Communicating across boundaries, through research, integrative pedagogies, and practical training
To book courses in the US and abroad, please contact Joan Melton at firstname.lastname@example.org.
Joan Melton, Voice/Movement Research and Training, Director of Programs
Jennie Morton, Anatomy/Physiology, Voice and Dance Technique Integration
Irene Bartlett, Jazz/Contemporary Pedagogy
Janet Feindel, Voice/Dialects and Alexander Technique
Wendy LeBorgne, Professional Voice Care
William Lett, Tap/Voice for Musical Theatre
Marya Lowry, Roy Hart/Ecstatic Voice/Lamentation
Michael Lugering, Expressive Actor Training
Patricia Prunty, Classical Singing Techniques
Mimi Quillin, Dance Techniques, Jazz
Mary Saunders-Barton, Singing in Musical Theatre
Neil Semer, Vocal Technique and Performance Practice
Kenneth Tom, Vocal Anatomy/Physiology
Pat Wilson, Studio Work/Mic Technique
Julio Agustin (Hons), US
Zac Bradford (Hons), Australia/US
Kristen Calgaro (Hons), US
I Putu Budiawan (Hons), Australia
Sammi Grant, (Hons), US
James Harrison (Hons), Australia
Robert Lewis (Hons), Australia
Maggie Marino-Pitts (Hons), US
Erica Northcott, Canada
Sara Paar, US
Nick Salamone, US
Elizabeth Smith, US
Jennifer Spencer (Hons), Canada
Caitlyn Stirling, Australia
Petra Valman, Sweden
Janet Van Wess, US
Jack Wallace (Hons), England/US
CAITLYN STIRLING, Actor, Technical Theatre Specialist and Arts Teacher
Caitlyn Stirling is currently working in the disability community in Tasmania while taking a break from university studies. She has been enjoying giving back to her community by mentoring art and drama in disability groups in Launceston.
Caitlyn is mentoring at Interweave Arts, holding workshops in theatre, sewing, and art performance. She has just wrapped up the annual REMADE Fashion show with Interweave, focusing on outfits made of wearable art and objects by Tasmanian designers and artists featuring recycled materials. In September, she will stage manage RE-EMBODY at Junction Arts Festival, a community-based project bringing local artists together to create a sensorial experience through light and shadows.
In August, Caitlyn set her foot back on stage with Anatomy of a Suicide, by Alice Birch. Caitlyn was thrilled to be cast in this show with a new professional company, IO Performance. The play tackles depression, post-natal depression, and the generational impact of trauma. There are three timelines running concurrently on both the stage and a projected screen, for two hours without intermission. The script is beautifully written, with sub scenes running throughout. However the director wisely broke down the rehearsal process so it was easier for the actors, then finally brought it all together as this spectacular performance unfolded. Caitlyn played multiple characters with quick changes. She especially enjoyed Emma and Daisy, a mother/daughter duo who interacted with the three female leads.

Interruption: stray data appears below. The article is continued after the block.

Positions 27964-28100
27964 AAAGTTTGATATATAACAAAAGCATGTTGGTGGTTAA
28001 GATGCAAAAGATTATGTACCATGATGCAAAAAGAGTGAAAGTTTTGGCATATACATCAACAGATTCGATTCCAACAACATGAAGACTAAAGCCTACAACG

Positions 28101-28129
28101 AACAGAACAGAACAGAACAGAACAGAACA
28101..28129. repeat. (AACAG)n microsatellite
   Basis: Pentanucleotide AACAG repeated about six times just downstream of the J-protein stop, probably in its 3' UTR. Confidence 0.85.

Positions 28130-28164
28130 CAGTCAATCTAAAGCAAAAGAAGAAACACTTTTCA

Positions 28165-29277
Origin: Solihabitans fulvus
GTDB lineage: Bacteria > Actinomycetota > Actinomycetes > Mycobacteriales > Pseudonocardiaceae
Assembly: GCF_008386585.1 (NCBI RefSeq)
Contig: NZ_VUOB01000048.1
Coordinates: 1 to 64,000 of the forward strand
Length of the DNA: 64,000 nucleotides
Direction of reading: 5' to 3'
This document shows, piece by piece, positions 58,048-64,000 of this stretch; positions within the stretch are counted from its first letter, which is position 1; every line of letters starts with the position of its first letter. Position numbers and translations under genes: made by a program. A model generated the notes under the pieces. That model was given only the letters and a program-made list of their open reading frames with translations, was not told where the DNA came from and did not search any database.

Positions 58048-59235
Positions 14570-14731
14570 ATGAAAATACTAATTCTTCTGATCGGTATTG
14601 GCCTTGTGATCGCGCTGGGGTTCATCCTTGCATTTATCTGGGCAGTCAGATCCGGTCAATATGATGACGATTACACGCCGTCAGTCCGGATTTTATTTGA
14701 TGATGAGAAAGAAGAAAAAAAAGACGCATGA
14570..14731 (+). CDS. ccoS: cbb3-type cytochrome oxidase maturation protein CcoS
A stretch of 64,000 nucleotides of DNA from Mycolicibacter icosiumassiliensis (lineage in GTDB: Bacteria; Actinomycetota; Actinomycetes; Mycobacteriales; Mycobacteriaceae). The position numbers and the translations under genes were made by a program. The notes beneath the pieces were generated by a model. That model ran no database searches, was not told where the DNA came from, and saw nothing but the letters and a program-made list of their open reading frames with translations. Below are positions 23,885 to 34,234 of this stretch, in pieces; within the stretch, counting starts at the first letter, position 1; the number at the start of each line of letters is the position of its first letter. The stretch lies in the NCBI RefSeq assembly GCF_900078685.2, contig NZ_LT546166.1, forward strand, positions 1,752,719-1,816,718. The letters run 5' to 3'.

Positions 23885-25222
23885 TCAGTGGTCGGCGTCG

Caitlyn will be returning to university next year for a Masters in Speech Pathology at the University of Canberra. She is looking forward to that new adventure, starting in 2020!
Perspective – excerpts from “Integrative Links,” by Joan Melton
Voice & Speech Review 2013
Even in integrated programs, there is seldom the opportunity or incentive to really listen to experts outside our own respective field(s). The only people who must listen across disciplines are our students, who regularly take classes in dance (e.g., ballet, tap, modern, jazz), voice/movement for the actor, singing (e.g., classical, musical theatre, jazz, pop, rock) and acting. And the potential for conflict in all of that is enormous!
At the most basic level, what seems to separate us clearly in the training process is our concept of anatomy and physiology…Acting curricula probably come nearer to putting it all together than either singing or dance. Yet, even from actor training, students more often than not emerge thinking the diaphragm is something in their belly that they’re supposed to use—consciously—somehow.
Jennie Morton said, “A better anatomical understanding amongst both performers and teachers can ultimately give them better tools to work with…”
In addition, it takes getting out of our own little corner to see the links from one discipline to another. Long-held views can change—and that’s scary—and what is “true” today may be only partly true or transformed tomorrow. So we must be daring. We must actually listen to colleagues, address the information gaps, and follow threads we never before considered—because staying put is simply not an option.
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